(1) For classifications based on differences in “tandem repeats” or DNA repeats, see:So science says that Caucasians are a real objective group defined by objective gene allele frequencies derived from common descent and evolution.
Rosenberg, N. A., J. K. Pritchard, J. L. Weber, H. M. Cann, K. K. Kidd, L. A. Zhivotovsky, and M. W. Feldman. 2002. “Genetic Structure of Human Populations,” Science 298: 2381–2385.
(2) For classification based on Single Nucleotide Polymorphism (SNPs), see:
Li, J. Z., Absher, D. M., Tang, H., Southwick, A. M., Casto, A. M., Ramachandran, S., Cann, H. M., Barsh, G. S., Feldman, M., Cavalli-Sforza, L. L., and Myers, R. M. 2008. “Worldwide Human Relationships inferred from Genome-Wide Patterns of Variation,” Science 319.5866: 1100–1104.
What of Europeans? Europeans are a subgroup of the broad Caucasian/Caucasoid race. When people speak of white people, what they normally mean is “white European Caucasian.”
The science of genetics also says Europeans are an objectively real group with a three-fold common descent. The evidence can be seen in Gibbons (2014), Allentoft et al. (2015), Günther et al. (2015), Mathieson et al. (2015) and Hofmanová et al. (2016). These studies are based on gene sequencing of ancient DNA in the remains of people who died thousands of years ago.
In terms of descent, the facts appear to be that indigenous modern Europeans are a three-fold mix of three ancient populations as follows:
(1) Palaeolithic and Mesolithic hunter-gatherers who lived in Europe from c. 45,000 years ago;We can examine the history of these groups in greater detail as follows:
(2) Neolithic Anatolian and Aegean farmers who migrated into Europe from c. 6,500 BC–4,000 BC, and
(3) Indo-European-speaking Yamnaya-culture people who swept into Europe from the Russian steppe from 3,000 to 2,000 BC.
(1) Palaeolithic and Mesolithic hunter-gatherers from c. 45,000 years agoAll modern indigenous Europeans (e.g., even those partly descended from the later invaders from the Eurasian steppe like the Magyars or Turkic-speaking Bulgars or Cumans) have a mix of genes from these three types of ancient people (see here).
These were the earliest members of Homo sapiens in Europe; they were a hunter-gatherer people who lived in Europe from about 45,000 years ago during the end of the last Ice Age (which lasted from about 108,000 to 10,000 BC). They came from the Middle East along a Mediterranean route. But Europe must have been sparsely populated by these people: in essence, the earliest European hunter-gatherers must have been a relatively small population. These Mesolithic hunter-gatherers have contributed to modern European genetics, though to a different extent in different regions.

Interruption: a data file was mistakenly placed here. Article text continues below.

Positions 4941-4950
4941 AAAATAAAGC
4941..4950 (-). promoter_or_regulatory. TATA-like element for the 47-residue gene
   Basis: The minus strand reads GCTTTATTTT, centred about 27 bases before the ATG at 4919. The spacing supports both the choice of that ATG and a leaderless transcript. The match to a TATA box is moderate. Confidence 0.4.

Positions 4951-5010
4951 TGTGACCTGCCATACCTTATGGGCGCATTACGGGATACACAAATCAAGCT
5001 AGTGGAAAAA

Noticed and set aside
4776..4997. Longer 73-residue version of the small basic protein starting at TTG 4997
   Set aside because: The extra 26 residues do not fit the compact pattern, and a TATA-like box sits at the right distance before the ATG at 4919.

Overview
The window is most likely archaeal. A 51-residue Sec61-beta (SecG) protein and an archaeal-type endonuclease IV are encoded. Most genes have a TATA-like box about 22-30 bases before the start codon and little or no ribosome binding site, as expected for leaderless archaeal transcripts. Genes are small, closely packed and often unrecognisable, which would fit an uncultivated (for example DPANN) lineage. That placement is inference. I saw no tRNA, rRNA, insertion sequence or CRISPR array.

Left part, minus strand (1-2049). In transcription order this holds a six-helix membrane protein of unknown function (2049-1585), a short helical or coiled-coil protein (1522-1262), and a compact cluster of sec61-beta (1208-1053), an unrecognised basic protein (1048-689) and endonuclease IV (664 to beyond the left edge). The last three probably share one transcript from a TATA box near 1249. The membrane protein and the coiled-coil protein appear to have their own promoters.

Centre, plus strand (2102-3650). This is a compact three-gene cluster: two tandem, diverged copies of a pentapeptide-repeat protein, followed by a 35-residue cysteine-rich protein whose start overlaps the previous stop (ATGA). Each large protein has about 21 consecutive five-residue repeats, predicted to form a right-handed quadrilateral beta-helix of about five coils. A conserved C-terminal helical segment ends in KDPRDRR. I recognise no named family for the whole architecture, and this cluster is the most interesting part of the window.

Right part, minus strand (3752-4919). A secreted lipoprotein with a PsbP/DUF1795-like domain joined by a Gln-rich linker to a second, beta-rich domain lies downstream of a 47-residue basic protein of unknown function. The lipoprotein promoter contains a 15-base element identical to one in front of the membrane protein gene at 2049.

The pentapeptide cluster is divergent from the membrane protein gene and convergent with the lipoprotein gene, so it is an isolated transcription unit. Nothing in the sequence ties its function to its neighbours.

It appears that some of them interbred with the Neanderthals (who had in turn evolved from Homo erectus populations) (see here). But, even if true, the Neanderthal genetic contribution to modern Europeans is low, maybe as low as 1.5–2.1% (Prüfer et al. 2014). (For a useful family tree, see here).
There also seems to be some evidence that the mysterious Homo sapiens denisova lived in Europe in the Stone age.
At any rate, the Palaeolithic and Mesolithic hunter-gatherers appear to have had dark skin, which lightened by Darwinian evolution over the centuries, but perhaps accelerated by the adoption of farming which involved a reduced intake of vitamin D. Blue eyes may have evolved amongst these early European hunter-gatherers as well (see here and here).
(2) Neolithic Anatolian farmers from c. 6,500 BC–4,000 BC
From c. 6,500 BC–4,000 BC, Neolithic Anatolian farmers from northern Greece and north-western Turkey started migrating into central Europe through the Balkan route and then by the Mediterranean route to the Iberian Peninsula. They brought sedentary agricultural communities and new domestic animals and plants. Modern southern Europeans still seem to have inherited much more of their genes from these people. The original Anatolian farmer phenotype was probably similar to that of the modern people of Sardinia (Hofmanová et al. 2016: 3), and, generally speaking, the swarthy phenotype of southern Europeans is the legacy of their greater descent from the Neolithic Anatolian farmers as opposed to northern Europeans. Genetic analysis of ancient farmers seems to show that after their arrival in Europe the Neolithic Anatolian farmers only mixed infrequently and at low levels with the hunter-gatherers, but increasingly from the later Neolithic period (Hofmanová et al. 2016: 4).